Big data projects have proven they can yield insights that can mean more revenue and greater efficiencies for any organization. But with big data projects come bigger security issues. The sheer volume of data adds to security concerns and big data projects create new risks for enterprise networks. That’s why security has to be part of your big data skills.
Big data is being harnessed to provide big data analytics for fraud detection and to detect cyber-attacks, however, the actual process of gathering big data for analytics brings its own security headaches. Hackers often set their sights on big data repositories because that’s where the crown jewels may be buried. Consider the Target security breach. Storing sensitive customer information in big data repositories makes sense if you want to learn more about your customers. By breaking into the big data pool hackers can access customer data, employee data, trade secrets and more. Target is estimated to have lost $1.1 billion to its data breach. What would happen if the same data breach affected a major healthcare provider or financial services company?
Securing big data is not all that different from any enterprise data security, but there are some differences, such as securing data collection and aggregation; monitoring the infrastructure to store the data; and managing the technologies needed to handle structured and unstructured data. Here are some specific big data skills to consider for big data security:
Securing the Data
Secure access and management of enterprise data becomes more challenging as more data reservoirs have to be tapped for big data projects. Each data source is going to have its own access protocols and security policies, so as part of your big data skills you need to be able to secure every data pipe as needed. You have difference sources with proprietary research, personally identifiable information (PII), or a dataset that requires regulatory compliance. Big data skills include being able to balance security with analytics requirements on a case-by-case basis.
And every new data source is a potential point of entry for cyber attackers. Data sources may use different repositories and each may create its own data transfer workflow, so every data source offers a potential line of attack.
Securing the Distributed Infrastructure
Most IT professionals design their data centers to secure one or two high-end data servers. Big data uses virtual resources, and that means distributed data repositories, each residing on its own hardware with its own security protocols.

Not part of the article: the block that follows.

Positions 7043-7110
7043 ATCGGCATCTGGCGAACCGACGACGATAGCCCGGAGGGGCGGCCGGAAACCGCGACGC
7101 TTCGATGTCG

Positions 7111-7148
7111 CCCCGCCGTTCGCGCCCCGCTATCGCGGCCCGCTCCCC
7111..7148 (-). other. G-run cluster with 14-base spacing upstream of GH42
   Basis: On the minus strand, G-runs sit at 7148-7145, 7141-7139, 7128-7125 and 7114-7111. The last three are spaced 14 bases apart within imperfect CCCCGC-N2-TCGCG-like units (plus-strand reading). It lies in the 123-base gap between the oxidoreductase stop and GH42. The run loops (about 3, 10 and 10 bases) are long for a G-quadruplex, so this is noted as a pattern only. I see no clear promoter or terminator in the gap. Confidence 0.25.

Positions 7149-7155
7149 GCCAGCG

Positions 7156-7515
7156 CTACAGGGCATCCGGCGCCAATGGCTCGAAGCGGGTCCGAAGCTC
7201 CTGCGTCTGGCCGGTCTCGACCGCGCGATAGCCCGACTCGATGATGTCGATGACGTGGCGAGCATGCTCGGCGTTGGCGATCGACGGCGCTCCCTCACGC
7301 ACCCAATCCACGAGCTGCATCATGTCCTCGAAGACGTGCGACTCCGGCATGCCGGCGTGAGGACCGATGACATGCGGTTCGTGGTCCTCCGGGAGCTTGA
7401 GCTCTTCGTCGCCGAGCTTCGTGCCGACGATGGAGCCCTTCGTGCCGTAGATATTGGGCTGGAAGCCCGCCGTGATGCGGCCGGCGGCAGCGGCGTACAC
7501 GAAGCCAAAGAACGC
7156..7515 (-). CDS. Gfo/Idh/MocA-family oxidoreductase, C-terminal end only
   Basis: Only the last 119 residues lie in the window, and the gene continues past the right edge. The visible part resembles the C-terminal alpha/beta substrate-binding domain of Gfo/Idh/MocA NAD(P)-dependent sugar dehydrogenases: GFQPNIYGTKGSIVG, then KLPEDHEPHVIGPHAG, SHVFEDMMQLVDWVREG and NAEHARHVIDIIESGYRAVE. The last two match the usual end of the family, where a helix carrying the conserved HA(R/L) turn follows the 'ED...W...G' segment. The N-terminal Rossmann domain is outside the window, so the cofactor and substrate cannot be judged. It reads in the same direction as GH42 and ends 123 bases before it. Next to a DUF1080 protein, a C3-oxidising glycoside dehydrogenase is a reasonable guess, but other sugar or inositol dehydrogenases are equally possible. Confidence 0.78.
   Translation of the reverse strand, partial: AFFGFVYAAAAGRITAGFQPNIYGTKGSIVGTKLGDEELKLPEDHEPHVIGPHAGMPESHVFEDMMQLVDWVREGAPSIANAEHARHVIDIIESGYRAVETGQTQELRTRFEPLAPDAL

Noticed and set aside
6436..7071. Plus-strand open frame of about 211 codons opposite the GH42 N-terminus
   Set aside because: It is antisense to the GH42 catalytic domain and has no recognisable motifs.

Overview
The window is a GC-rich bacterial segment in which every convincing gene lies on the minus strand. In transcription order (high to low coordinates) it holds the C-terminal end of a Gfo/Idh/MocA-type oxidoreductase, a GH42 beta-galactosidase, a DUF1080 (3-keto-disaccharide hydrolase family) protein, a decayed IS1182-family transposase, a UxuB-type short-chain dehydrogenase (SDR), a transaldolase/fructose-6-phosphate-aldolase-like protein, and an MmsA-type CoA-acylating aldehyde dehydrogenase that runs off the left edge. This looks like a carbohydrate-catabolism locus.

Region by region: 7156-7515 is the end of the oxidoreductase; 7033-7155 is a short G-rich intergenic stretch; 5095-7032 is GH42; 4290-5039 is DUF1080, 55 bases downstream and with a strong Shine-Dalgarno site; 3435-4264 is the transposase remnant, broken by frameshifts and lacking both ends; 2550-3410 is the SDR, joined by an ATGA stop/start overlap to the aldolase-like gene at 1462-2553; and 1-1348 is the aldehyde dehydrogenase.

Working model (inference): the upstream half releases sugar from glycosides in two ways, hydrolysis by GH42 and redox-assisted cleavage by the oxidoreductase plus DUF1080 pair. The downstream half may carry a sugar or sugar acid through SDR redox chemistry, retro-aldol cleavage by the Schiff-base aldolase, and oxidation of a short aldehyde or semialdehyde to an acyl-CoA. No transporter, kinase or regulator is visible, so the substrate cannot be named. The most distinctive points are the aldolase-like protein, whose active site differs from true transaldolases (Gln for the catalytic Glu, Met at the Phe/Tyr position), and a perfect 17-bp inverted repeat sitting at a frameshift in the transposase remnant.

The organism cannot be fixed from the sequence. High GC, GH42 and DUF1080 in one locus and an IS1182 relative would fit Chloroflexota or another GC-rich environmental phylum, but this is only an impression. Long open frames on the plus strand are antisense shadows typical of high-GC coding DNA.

When you have big data sources scattered across different enterprises and geographies, it’s hard to standardize security configurations, which means managing another point of vulnerability.
Open Source is Less Than Secure
When big data tools like Hadoop and NoSQL were developed the focus was on analyzing vast amounts of information. Security was not a consideration.
Hadoop didn’t authenticate services or users, and didn’t encrypt data transmitted between network nodes for processing. Similarly, NoSQL lacked some of the security features of other database technologies, such as role-based access control. NoSQL was designed so you could add new data types on the fly, but defining security for those data types was an afterthought.
Best Practices to Secure Big Data
When thinking about how to hone your big data skills for better security, think about how you might apply traditional database management security to big data:
- Securing Application Software – Hadoop, NoSQL, and other open source platforms have secure versions. Use technologies like Apache Accumolo or secure versions of Hadoop. Also consider adopting proprietary technologies that offer enhanced security at the application layer, like Cloudera Sentry, to provide access control security for both Hadoop and NoSQL.
- Monitor and Audit Activity – There are audit logging technologies, like Apache Oozie, that you can use to monitor big data clusters. Assign an in-house expert to examine log files and monitor for suspicious activity. Be sure to implement logging and auditing across the enterprise.
- Secure Hardware and Software Configuration – Be sure the configurations for all your enterprise hardware is current and patches are up to data. Consider automating configuration to ensure that all big data servers are secure and configurations are uniform.
- Account Management and Monitoring – Use security best practices such as strong password controls to manage user access. Be sure to deactivate inactive accounts and lock out users after a set number of failed log-in attempts. The objective is to prevent cyber-crooks from getting access to the big data cluster. By monitoring accounts closely you can prevent a security breach.
As you can see, the big data skills needed to secure your infrastructure aren’t very different from conventional enterprise security. It’s mostly a matter of understanding the weaknesses in big data frameworks and how to apply preventive security practices. What do you see as the biggest security risk in big data?